Candy Barzola Candy is a student at NCTC in Texas and is studying business management. She is a Social Media Director and Staff Writer at TFP.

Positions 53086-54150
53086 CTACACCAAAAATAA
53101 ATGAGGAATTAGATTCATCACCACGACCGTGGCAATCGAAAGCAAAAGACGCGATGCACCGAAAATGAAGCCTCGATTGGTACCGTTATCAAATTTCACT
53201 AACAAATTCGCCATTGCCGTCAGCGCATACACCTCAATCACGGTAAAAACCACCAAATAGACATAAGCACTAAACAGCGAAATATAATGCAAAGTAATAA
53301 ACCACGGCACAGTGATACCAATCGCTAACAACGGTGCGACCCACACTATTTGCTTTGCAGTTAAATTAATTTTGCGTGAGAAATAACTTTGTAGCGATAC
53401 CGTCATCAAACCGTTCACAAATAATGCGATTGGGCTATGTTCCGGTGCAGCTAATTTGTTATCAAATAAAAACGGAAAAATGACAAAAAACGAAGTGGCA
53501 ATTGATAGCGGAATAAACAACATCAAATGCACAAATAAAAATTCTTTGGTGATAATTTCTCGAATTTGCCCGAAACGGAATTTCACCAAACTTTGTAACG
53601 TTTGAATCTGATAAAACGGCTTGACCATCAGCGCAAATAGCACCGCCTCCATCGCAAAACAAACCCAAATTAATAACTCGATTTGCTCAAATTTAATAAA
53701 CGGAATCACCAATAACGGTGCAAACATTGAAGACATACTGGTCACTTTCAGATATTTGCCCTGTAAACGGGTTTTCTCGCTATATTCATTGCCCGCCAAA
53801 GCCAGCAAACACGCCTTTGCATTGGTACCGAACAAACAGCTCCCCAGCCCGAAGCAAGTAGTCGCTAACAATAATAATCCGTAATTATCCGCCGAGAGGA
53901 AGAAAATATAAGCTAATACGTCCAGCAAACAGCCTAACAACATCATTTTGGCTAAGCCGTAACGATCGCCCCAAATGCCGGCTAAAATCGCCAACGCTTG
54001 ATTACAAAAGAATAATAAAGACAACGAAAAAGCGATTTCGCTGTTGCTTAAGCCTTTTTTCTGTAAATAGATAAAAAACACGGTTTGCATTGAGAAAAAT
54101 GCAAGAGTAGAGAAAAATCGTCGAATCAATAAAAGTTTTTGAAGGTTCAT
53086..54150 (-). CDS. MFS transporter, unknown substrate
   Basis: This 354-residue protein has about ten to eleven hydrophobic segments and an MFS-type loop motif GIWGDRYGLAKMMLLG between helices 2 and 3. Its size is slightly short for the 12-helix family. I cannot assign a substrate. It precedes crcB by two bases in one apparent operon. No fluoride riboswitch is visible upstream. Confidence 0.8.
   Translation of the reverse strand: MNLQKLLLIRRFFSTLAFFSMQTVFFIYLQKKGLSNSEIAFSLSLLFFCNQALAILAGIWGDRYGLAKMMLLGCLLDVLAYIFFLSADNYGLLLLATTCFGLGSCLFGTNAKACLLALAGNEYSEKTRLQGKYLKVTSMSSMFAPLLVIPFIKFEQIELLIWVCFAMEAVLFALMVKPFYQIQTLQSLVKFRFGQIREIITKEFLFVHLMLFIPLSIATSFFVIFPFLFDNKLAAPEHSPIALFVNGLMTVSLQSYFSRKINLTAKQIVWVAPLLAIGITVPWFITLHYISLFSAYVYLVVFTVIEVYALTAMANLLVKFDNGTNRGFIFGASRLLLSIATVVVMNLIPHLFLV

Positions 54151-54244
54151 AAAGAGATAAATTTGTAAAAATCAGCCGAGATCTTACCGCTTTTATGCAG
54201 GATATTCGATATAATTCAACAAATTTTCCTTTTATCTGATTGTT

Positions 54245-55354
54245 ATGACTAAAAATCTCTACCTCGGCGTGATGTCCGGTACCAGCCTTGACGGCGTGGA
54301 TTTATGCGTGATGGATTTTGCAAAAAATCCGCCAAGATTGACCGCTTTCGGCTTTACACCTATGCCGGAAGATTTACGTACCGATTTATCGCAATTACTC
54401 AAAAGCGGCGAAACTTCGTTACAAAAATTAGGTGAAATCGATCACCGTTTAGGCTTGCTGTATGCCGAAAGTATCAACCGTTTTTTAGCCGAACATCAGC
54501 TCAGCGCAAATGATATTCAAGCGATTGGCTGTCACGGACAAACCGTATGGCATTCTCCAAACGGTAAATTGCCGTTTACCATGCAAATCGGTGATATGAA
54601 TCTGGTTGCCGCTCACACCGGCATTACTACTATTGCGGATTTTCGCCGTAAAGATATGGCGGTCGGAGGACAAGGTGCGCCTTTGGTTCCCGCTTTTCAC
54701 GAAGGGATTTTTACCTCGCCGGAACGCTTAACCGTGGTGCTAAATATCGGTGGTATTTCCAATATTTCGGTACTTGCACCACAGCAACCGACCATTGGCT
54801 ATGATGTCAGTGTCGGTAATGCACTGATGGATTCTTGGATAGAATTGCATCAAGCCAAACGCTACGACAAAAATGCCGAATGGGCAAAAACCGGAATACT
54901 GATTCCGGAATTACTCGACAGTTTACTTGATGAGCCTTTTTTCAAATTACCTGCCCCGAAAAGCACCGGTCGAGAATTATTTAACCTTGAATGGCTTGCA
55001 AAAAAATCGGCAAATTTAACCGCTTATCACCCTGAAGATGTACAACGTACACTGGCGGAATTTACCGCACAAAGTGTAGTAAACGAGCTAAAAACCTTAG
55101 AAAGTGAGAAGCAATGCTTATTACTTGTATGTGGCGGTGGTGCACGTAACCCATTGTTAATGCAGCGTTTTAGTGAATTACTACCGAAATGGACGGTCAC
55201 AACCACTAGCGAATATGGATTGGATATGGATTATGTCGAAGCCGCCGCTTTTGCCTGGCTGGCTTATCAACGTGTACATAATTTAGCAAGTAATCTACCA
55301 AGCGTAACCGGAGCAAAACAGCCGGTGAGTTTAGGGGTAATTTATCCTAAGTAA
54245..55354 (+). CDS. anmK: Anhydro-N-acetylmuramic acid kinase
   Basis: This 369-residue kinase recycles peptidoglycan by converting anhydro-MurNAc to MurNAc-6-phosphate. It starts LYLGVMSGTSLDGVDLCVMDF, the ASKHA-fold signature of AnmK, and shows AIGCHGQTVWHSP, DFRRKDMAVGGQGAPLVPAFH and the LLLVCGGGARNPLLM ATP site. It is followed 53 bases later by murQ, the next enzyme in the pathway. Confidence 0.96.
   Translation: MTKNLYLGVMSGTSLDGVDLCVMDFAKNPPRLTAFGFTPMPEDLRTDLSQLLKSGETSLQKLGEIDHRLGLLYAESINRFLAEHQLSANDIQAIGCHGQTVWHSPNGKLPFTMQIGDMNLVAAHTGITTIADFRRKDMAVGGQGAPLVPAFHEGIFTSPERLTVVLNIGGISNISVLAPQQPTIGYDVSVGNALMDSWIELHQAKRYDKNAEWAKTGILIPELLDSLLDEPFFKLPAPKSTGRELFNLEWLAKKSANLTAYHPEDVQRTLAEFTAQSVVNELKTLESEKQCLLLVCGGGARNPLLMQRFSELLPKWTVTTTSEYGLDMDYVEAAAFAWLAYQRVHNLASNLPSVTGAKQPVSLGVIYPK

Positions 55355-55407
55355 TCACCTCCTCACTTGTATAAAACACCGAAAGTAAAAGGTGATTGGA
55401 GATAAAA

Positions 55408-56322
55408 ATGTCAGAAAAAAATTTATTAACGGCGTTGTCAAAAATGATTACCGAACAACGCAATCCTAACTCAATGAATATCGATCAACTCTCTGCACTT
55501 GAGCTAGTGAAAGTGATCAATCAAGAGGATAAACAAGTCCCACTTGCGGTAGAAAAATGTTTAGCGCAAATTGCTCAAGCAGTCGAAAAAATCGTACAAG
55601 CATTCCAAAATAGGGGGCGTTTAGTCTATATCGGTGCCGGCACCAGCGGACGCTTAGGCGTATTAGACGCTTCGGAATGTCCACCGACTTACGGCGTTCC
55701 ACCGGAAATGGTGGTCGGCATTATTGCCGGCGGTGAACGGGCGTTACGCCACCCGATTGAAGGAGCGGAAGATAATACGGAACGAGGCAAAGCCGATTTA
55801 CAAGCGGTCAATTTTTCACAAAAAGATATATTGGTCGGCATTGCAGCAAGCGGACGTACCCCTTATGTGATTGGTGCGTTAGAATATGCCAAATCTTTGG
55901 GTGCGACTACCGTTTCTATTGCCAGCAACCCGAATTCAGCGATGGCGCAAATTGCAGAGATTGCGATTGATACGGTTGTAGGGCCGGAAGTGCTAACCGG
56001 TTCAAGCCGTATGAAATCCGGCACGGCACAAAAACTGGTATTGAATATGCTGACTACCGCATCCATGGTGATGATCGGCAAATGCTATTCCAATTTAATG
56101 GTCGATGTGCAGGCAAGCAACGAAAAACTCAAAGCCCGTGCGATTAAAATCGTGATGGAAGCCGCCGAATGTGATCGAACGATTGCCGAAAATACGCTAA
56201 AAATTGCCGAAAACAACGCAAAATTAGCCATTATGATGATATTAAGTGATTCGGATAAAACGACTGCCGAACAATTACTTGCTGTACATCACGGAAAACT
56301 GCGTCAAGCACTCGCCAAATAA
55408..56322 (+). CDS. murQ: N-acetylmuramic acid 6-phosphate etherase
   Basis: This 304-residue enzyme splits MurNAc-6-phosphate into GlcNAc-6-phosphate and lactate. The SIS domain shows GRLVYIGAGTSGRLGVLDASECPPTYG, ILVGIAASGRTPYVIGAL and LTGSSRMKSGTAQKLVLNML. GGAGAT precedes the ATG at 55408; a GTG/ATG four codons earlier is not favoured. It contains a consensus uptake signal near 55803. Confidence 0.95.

It was around 10pm on a cold night on February of 2016 when my mom started to realize something was off about me. I knew for 2 years that I was struggling with some sort of mental issues, but I didn’t want to believe it. “Sad” wasn’t the right word to describe it, but something more severe and constant than that. The next day, my mother made an appointment at the doctor’s so I could take a test for depression. I was shaking with nerves, already knowing what the results were going to be. The lady was nice and gave me a brief explanation of what the test was going to be over, gave me an ipad that already had the first question popped up, and walked out of the room to give me time. I answered the never-ending questions truthfully, and waited patiently for my doctor to tell me the results. When she came back, she sat down and carefully explained to me that I was diagnosed with severe depression and anxiety. I know what I was expecting, but I didn’t think it would hit me that hard. The kind doctor proceeded by giving me cards on recommended therapists and physicians. Once I walked out the door, I told my mom everything, and she started to blame herself for it. None of this was her fault, and I told her that, but I know she feels like she let herself down for not knowing earlier. I hope she knows that this was all on me, not her, and I appreciate her for all the support she’s given me. As time passed by, I have been going to a physician who has prescribed me the right medication that thankfully has worked. Although I don’t believe there’s a “cure” for depression, I do believe that it’s possible to have it under control. My therapist has been the most loving and supportive woman, and I am grateful to have her in my life. She has huge hope for me in the future, and I couldn’t have possibly lived an easy year without her. It’s been almost a year since the news, but I have made such huge progress. Although all the panic attacks, the suicidal thoughts, the self harm, the stress, the episodes, and all the self doubt that I’ve been through, there is a fight to win. My mental illness does not define me. I am not ashamed of my mental illness because it has made me the strong woman that I am today. I know that hearing the words “it will get better” gets exhausting, but I believe it. My life has been getting better since I’ve started to manage my mental health, and I couldn’t thank the people who have helped me with this more. Take my advice, don’t reject those who are there to help you, because they are truly there for you to guide you into a happier life. I’m not cured, I don’t think I’ll ever be, but I am at a good point in my life. That’s the closest thing to content that I’ve ever had in years, and I’m grateful for still being alive today for it.